Page 11 - Malaysia Marine & Offshore Industries Directory 2020/2021
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                 MALAYSIA MARINE & OFFSHORE INDUSTRIES DIRECTORY 2020/2021 EDITORIAL
OIL AND GAS UNDER PRESSURE
 To say that the oil and gas industry has been going through some troubled times is an understatement.
The oil price war between Saudi Arabia and Russia essentially began when COVID-19 broke out in China, the world’s largest importer of oil. With the number of cases increasing, China made the decision to extend the Lunar New Year holiday at the end of January 2020 to keep people at home and shops and offices closed. The shutdown of the economy inevitably led to a decrease in oil demand and oil price.
As the COVID-19 outbreak spread around the world, the ensuing shutdown of economies suppressed demand further and added to the oil glut. In response, the Organisation of the Petroleum Exporting Countries (OPEC), led by the world’s top oil exporter Saudi Arabia, proposed a deal with its non-OPEC allies to cut production by 1.5 million barrels a day – on top of the already agreed 1.7 million barrels – to stabilise prices.
Russia, however, refused to cut its output. Analysts suggest that doing so would mean giving more room for US shale oil output to grow. The US is already the number one oil producer in the world, thanks to its shale sector.
As a sign of retaliation against Russia, Saudi Arabia raised production and dropped its crude oil prices, thus triggering the price war. Analysts see this as a move to capture market share and cement Saudi Arabia’s position as the world’s leading oil exporter.
When prices kept falling, OPEC and its non-OPEC allies (known collectively as OPEC +) together with the Group of 20 nations, made an unprecedented agreement to cut production by about 10% or 10 million barrels a day – the largest ever cut in oil production – to halt prices from slumping further. It kicked off with a reduction of 10 million barrels per day in May and June 2020 (later extended until the end of July at the time of writing). This is to ease up to 8 million barrels per day until December 2020, and then reduce further to 6 million barrels until April 2022.
But despite this massive cut in output, oil prices continued to fall, reportedly due to fears of decreasing storage space for the world’s surplus oil. In the US, prices dropped to historic levels. On April 20, 2020, the West Texas Intermediate (WTI) crude – the benchmark for US oil – went negative by tumbling to -US$37 per barrel. Two days later, Brent crude – the global benchmark – sunk to a 20-year low of US$15 per barrel earlier in the session before settling at US$20 per barrel.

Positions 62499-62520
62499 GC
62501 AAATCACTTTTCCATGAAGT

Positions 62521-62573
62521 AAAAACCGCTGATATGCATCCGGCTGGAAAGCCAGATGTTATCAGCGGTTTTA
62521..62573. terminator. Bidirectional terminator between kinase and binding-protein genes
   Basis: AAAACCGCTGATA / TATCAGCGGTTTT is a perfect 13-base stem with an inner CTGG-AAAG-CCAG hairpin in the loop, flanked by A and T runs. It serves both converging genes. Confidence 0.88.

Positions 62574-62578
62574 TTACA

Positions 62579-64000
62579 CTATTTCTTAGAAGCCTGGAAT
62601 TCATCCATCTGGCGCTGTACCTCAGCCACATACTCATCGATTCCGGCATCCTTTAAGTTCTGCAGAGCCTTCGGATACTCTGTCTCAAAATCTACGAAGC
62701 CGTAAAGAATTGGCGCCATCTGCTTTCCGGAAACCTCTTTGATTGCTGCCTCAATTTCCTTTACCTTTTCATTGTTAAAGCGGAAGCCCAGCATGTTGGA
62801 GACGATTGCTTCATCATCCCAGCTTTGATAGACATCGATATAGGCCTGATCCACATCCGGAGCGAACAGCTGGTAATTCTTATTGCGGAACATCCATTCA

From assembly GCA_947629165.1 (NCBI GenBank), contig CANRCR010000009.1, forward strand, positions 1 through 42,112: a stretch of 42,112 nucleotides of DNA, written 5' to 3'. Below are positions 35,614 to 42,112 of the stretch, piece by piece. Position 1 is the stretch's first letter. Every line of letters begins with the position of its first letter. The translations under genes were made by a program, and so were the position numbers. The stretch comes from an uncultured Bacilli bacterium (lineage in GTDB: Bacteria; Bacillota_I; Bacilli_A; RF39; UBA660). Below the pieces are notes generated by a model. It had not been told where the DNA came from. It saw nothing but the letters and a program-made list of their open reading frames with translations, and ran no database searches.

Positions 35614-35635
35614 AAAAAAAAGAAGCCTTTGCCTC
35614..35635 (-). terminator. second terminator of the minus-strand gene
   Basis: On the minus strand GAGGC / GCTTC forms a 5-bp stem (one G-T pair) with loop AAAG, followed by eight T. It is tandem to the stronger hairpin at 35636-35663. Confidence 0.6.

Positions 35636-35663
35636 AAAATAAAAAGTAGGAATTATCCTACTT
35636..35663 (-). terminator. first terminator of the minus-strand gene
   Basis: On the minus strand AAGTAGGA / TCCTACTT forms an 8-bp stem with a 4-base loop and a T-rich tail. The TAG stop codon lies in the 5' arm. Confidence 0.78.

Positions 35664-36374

Both benchmarks rebounded days later and have been on an upward trend as economic activities slowly restarted around the world. At the time of writing, WTI was at about US$39 per barrel, while Bent crude stood at about US$42 per barrel.
This, however, may not mean that the worst is over. With the easing of lockdowns around the world and the reopening up of economies, demand for oil has been recovering. But many countries are still struggling to bring the number of COVID-19 cases under control while facing the after-effects of lockdowns such as job losses, company shutdowns and social distancing (which has affected travel and working conditions). There is also the risk of reinfections and a resurgence of the coronavirus.
Additional new headaches in the oil and gas industry have also cropped up. The pandemic has disrupted repair and maintenance schedules in projects and refineries around the world. Regular repair work that is needed to keep wells pumping, and pipelines and refineries functioning and ships moving could not be carried out due to movement restrictions and lack of parts. This loss of optimal repair time means a higher risk of glitches and unplanned outages that can cost more time and money down the line once lockdowns are eased and maintenance works are rushed through in order to catch up to schedule. In the northern hemisphere, missing out on weather windows could mean pushing maintenance works to next year. Lack of work and rising unemployment in the companies that service the oil industry are also going to have an impact on the industry.
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